Hello there! I'm Dr. Vinifera, but you can call me Vinny. Ask me your toughest wine questions, from the fine points of etiquette to the science of winemaking. And don't worry, I'm no wine snob—you can also ask me those "dumb questions" you're too embarrased to ask your wine geek friends! I hope you find my answers educational, empowering and even amusing. And don't forget to check out my most asked questions and my full archives for all my Q&A classics.
Dear Dr. Vinny,
I overheard a bartender at a local winery state that "Merlot is the driest red wine." By no means am I an expert, but my experience is that Cabernet Sauvignon is almost universally drier. Like a fool, I challenged the young man, but he held his stance. Perhaps I am confusing acidity or body with the relative dryness of my wine? Please enlighten me!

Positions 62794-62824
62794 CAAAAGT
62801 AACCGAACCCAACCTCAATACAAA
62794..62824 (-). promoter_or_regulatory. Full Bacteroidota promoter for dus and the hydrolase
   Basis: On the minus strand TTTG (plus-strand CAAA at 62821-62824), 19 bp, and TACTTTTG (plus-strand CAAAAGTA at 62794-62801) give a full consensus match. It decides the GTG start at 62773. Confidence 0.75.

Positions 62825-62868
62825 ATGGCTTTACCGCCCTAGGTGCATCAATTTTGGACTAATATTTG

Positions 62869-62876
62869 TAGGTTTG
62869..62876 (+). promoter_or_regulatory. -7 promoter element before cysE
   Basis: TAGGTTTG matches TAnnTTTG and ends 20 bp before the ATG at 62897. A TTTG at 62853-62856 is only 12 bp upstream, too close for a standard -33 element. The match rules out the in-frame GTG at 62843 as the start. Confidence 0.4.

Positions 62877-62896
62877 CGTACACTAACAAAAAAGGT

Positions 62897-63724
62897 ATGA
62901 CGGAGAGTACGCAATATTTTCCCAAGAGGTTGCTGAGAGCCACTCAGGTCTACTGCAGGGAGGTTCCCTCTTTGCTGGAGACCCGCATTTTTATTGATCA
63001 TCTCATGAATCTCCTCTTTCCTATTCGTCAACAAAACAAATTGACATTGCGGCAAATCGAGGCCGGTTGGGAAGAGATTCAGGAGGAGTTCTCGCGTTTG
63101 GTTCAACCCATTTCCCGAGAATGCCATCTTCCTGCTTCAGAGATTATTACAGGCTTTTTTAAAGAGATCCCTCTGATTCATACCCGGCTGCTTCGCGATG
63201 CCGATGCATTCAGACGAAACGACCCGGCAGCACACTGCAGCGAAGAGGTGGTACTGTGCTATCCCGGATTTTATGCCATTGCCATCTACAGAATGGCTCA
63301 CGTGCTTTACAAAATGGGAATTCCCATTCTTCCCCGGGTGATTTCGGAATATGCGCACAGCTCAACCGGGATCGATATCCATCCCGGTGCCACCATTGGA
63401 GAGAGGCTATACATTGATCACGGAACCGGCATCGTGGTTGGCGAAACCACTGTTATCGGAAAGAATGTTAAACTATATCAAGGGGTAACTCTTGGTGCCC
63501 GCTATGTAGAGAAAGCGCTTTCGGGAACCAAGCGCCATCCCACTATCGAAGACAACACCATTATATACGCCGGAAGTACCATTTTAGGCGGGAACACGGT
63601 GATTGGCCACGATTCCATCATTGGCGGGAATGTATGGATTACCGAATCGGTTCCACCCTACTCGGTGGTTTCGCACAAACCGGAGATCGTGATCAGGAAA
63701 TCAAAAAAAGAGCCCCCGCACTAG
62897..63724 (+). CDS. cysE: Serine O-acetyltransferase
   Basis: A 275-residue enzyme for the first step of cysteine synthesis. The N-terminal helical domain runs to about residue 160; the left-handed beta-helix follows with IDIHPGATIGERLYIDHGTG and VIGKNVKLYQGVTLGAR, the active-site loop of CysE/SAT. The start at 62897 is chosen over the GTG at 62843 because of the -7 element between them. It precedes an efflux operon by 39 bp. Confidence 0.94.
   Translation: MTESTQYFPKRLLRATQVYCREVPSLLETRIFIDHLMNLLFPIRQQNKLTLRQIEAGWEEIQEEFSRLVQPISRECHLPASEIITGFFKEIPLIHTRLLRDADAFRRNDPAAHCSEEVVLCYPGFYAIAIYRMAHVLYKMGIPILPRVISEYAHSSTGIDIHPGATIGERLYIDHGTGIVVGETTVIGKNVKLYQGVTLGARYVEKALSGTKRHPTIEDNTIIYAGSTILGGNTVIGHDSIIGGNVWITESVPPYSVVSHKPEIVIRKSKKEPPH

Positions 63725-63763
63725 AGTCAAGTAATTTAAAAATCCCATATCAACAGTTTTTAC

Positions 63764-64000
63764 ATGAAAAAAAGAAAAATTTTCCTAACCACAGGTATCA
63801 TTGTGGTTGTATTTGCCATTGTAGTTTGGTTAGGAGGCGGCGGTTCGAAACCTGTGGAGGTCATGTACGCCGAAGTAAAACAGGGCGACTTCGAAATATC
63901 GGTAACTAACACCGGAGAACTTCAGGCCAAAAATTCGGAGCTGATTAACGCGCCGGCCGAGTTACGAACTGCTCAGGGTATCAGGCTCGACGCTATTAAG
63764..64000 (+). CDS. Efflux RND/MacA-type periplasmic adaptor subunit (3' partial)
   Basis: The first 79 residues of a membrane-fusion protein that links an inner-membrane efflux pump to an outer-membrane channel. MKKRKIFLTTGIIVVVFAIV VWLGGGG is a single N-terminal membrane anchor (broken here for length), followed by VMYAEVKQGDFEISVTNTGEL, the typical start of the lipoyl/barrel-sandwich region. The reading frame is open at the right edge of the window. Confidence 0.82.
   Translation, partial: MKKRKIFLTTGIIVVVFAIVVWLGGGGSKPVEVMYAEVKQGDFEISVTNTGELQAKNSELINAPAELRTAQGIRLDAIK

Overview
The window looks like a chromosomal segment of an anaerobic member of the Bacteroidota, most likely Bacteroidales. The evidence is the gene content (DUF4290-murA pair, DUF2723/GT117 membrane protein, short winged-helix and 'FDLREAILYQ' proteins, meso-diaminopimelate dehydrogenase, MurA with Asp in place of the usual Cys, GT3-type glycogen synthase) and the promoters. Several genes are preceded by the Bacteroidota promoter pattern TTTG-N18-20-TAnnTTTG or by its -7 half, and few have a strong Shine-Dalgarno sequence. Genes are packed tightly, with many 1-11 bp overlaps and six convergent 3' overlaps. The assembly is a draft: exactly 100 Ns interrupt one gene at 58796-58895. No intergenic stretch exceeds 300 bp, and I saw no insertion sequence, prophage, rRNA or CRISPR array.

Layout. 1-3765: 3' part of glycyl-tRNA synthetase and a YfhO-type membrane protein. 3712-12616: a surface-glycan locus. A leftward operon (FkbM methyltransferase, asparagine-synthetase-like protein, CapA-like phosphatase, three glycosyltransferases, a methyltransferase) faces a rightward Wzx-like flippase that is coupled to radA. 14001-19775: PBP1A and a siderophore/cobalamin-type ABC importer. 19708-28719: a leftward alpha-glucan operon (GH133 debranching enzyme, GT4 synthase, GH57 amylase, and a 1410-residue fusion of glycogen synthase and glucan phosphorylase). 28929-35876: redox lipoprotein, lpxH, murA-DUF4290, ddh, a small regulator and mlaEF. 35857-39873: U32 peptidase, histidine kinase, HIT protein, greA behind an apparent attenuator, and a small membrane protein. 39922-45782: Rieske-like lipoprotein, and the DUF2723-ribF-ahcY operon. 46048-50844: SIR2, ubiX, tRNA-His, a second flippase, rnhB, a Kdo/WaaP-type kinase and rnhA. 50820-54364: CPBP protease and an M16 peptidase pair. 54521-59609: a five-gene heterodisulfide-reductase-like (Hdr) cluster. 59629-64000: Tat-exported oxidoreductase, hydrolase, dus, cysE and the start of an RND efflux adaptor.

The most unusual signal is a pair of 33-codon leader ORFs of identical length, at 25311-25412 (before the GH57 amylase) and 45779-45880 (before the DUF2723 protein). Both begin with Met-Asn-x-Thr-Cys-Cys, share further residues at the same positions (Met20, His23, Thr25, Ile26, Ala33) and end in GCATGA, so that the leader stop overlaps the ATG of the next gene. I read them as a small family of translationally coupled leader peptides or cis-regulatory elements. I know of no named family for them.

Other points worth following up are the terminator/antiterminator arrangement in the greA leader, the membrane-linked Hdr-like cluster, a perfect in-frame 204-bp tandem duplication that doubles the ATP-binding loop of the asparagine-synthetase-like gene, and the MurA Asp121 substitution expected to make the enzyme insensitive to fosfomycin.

—Bill, Marblehead, Ohio
Dryness has a couple of meanings in wine. The term is commonly used to refer to the absence of sweetness, and most table wines wines are technically dry in that they lack the residual sugar that makes dessert wines sweet. The typical Merlot has the same amount of residual sugar as the typical Cabernet—virtually none. Instead, I'm guessing both of you are referring to the feeling of dryness, which as you suggest is created by a wine's body: the balance of its acidity, weight, tannins and alcohol.
I agree with you that in general, Cabernet Sauvignon is a bigger, bolder wine that is much more likely to give you that puckery feeling from (in particular) its tannins than is Merlot. In fact, Merlot is known and loved for its supple tannins and easy-drinking profile. And while some Merlots might have higher levels of acidity than typical Cabernets, acidity makes your mouth water, not dry it out. So I'm on your side. While there are probably some examples of a Merlot feeling "dryer" than a Cabernet, generally Cabernet Sauvignons will leave more of a drying sensation than most Merlots.